Stretch code defeated
Also going down to defeat was the stretch building code that has stricter energy efficiency requirements than the base building code. Towns that adopt the stretch code are eligible for thousands of dollars in Green Community state grants. Lancaster and Harvard adopted the stretch code and have received more than $100,000 in grants. Bolton’s Energy Committee sponsored the article.
Proponents said that while the initial investment in new construction or renovations would be higher, payback in energy savings would make up for it. In addition, stretch code homes have higher resale value and guaranteed energy efficiency.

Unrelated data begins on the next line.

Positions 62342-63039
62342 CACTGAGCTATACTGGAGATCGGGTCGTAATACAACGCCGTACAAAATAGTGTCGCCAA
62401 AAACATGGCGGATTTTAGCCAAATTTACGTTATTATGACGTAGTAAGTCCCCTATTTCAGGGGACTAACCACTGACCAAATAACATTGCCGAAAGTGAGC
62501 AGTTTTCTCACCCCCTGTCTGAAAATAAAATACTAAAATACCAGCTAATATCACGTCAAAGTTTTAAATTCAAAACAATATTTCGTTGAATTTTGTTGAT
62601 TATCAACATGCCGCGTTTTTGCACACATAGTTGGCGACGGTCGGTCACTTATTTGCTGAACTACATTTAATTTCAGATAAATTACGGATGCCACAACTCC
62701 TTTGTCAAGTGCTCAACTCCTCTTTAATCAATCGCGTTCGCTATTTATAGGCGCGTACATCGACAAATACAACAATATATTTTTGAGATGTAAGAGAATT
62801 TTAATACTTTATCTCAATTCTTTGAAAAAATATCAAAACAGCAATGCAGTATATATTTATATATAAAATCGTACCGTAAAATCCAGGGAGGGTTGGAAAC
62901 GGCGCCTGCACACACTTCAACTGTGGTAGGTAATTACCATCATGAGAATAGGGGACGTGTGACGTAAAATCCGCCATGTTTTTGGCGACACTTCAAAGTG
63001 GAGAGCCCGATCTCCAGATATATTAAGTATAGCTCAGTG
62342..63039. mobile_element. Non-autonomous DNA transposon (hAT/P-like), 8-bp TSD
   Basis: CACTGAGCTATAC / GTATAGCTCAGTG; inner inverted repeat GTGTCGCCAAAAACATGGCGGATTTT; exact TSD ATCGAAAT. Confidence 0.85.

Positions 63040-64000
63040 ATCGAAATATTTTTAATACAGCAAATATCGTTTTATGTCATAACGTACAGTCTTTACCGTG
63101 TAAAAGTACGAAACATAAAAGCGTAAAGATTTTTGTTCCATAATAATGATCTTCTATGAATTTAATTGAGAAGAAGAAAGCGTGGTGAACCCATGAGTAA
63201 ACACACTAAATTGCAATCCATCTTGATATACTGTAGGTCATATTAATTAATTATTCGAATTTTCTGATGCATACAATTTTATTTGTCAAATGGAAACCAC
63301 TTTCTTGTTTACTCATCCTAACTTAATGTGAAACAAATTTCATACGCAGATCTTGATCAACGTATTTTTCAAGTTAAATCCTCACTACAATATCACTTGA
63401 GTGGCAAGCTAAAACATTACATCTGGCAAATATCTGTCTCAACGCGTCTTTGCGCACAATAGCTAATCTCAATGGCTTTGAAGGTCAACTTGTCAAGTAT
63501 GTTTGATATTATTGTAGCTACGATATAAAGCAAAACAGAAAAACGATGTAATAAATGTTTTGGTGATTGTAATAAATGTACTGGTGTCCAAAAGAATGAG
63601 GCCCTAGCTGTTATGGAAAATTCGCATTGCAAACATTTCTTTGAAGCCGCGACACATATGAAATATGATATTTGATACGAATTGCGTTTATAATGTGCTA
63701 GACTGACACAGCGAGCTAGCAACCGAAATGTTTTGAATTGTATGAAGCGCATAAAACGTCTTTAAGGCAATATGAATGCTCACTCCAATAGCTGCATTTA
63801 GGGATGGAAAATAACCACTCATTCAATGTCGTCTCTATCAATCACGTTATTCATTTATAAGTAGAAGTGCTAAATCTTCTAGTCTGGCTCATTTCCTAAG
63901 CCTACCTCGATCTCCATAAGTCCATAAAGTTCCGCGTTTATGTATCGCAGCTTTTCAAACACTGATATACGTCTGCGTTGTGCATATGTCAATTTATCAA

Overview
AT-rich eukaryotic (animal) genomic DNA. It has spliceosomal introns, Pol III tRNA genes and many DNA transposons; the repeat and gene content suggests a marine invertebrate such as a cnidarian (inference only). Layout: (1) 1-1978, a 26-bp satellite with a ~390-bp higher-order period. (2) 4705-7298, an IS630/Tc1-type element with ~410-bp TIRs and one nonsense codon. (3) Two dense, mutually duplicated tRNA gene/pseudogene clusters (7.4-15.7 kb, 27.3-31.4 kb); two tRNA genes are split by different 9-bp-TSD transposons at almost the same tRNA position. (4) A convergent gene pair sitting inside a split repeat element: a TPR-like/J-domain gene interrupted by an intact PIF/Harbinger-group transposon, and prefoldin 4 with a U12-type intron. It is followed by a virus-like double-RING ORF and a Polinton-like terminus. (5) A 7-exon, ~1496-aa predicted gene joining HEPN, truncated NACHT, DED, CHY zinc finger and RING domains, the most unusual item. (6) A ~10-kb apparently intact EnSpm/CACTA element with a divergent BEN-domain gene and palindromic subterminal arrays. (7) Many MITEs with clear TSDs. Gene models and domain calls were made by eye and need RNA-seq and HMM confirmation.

Opponents said the stretch code adds enough cost and regulation, in the form of energy testing, to be a burden, despite future energy savings. Plus, stretch code homes were so tightly sealed that more sophisticated ventilation systems were needed, negating the energy savings. Anyone who wants to build more energy efficiently is free to do so, they said.
The state will adopt the current iteration of the stretch code as the base code in 2012, at which time a new stretch code will be available. Towns that vote to adopt the stretch code are obligated to conform to every iteration unless they opt out at a future Town Meeting.
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